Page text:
When you’re ready to enjoy leftover pasta, you can either enjoy it cold straight out of the refrigerator or reheat it using a few recommended methods.

If you eat plain pasta without sauce, you can warm it up by placing it in a colander and soaking it in boiling water for about 30–60 seconds.

Leftover pasta with sauce can be placed in a heat-resistant bowl and baked in the oven at 176 ° C (350 ° F) for about 20 minutes.

It can also be placed in a pan on the stove and heated over medium heat, stirring gently, to heat it thoroughly.

A covered microwaveable bowl can also work well for leftover pasta by using your microwave’s reheat settings and stirring gently until there are no cold spots.

As long as your pasta has been properly chilled at 4 ° C and you enjoy the leftovers in time, there is little risk of bacterial contamination if you choose to eat them cold.

When reheating, be sure to reheat to at least 74 ° C (165 ° F) and eat within 2 hours to prevent bacterial growth (10).

SUMMARY

For best shelf life, cooked pasta should be stored in the refrigerator at 40 ° F (4 ° C) or lower in an airtight container or resealable bag. Leftovers can be enjoyed cold or warmed up with boiling water, the stove, the microwave or the oven.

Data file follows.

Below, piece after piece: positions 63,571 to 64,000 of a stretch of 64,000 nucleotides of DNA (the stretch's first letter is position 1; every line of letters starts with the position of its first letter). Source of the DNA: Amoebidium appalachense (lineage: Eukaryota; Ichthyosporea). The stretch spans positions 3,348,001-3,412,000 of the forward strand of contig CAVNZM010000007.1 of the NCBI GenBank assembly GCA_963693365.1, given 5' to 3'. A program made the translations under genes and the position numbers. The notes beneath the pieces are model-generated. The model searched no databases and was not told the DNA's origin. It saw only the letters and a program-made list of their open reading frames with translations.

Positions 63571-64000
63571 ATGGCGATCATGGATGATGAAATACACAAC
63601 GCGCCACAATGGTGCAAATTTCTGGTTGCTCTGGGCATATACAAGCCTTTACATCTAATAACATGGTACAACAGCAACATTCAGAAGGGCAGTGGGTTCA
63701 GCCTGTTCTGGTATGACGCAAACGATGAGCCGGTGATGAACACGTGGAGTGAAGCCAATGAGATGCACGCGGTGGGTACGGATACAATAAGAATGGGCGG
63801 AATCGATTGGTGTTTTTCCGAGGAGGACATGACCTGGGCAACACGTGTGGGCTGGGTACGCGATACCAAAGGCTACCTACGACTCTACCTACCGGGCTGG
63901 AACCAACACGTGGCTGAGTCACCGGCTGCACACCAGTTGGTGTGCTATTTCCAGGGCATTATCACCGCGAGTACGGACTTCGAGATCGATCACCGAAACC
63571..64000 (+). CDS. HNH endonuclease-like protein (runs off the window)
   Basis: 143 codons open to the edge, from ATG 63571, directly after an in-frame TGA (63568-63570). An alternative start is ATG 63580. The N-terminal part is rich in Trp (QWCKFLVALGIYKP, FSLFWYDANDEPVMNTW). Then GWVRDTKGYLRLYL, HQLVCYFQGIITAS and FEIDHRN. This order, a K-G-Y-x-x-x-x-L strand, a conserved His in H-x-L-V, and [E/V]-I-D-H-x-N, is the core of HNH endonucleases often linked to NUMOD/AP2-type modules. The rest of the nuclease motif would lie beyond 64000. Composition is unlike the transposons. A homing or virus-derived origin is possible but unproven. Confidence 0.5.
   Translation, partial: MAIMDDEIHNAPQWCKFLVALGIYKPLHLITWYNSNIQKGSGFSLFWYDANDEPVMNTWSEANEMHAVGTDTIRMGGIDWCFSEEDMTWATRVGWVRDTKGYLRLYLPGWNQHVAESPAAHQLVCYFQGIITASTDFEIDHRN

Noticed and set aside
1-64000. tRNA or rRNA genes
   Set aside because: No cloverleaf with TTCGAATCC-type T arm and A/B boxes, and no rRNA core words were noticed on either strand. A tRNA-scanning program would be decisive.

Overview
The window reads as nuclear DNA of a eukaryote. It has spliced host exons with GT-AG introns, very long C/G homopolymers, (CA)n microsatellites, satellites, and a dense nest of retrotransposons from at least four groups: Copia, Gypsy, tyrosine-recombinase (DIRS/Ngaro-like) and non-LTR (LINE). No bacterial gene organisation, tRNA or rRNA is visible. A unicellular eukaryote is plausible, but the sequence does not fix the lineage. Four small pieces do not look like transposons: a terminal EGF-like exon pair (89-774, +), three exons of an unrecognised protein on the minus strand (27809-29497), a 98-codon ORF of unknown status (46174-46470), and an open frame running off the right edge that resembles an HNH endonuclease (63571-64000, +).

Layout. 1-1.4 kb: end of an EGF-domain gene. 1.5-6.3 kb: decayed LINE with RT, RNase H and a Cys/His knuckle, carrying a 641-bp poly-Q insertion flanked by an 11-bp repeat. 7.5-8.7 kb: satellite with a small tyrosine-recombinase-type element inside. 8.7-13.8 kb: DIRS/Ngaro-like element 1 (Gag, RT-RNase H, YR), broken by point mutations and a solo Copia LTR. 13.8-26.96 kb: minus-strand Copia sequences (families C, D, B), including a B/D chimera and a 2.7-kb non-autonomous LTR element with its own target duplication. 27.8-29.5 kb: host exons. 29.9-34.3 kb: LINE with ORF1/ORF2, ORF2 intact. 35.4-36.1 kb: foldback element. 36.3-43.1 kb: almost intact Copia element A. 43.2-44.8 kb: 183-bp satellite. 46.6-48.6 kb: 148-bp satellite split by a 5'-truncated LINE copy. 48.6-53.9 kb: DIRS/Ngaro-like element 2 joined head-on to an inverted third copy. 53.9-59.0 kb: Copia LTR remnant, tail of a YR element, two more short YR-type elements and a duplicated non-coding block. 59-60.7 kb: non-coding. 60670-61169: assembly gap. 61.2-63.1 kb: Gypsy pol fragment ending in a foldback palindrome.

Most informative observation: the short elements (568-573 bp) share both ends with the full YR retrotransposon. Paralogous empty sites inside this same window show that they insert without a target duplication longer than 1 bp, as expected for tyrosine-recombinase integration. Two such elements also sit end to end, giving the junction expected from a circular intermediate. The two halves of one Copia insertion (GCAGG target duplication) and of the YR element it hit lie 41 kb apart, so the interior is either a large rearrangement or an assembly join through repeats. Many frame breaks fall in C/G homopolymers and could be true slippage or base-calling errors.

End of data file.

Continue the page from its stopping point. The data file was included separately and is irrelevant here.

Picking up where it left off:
A popular food around the world, pasta is made from a number of raw materials including wheat, legumes, and gluten-free grains.

While dried noodles have a long shelf life in the pantry, cooked and fresh homemade noodles should be eaten quickly. Most cooked pasta will only keep in the refrigerator 3–5 days before showing signs of deterioration.

Eating expired pasta carries similar risks to consuming other expired foods, such as foodborne illnesses.

Hence, it is important to follow proper refrigerator handling, preparation, and storage techniques and to eat your cooked pasta in a timely manner.

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Recipes with Whole Wheat Pasta

Desserts, Side Dishes, & Entrees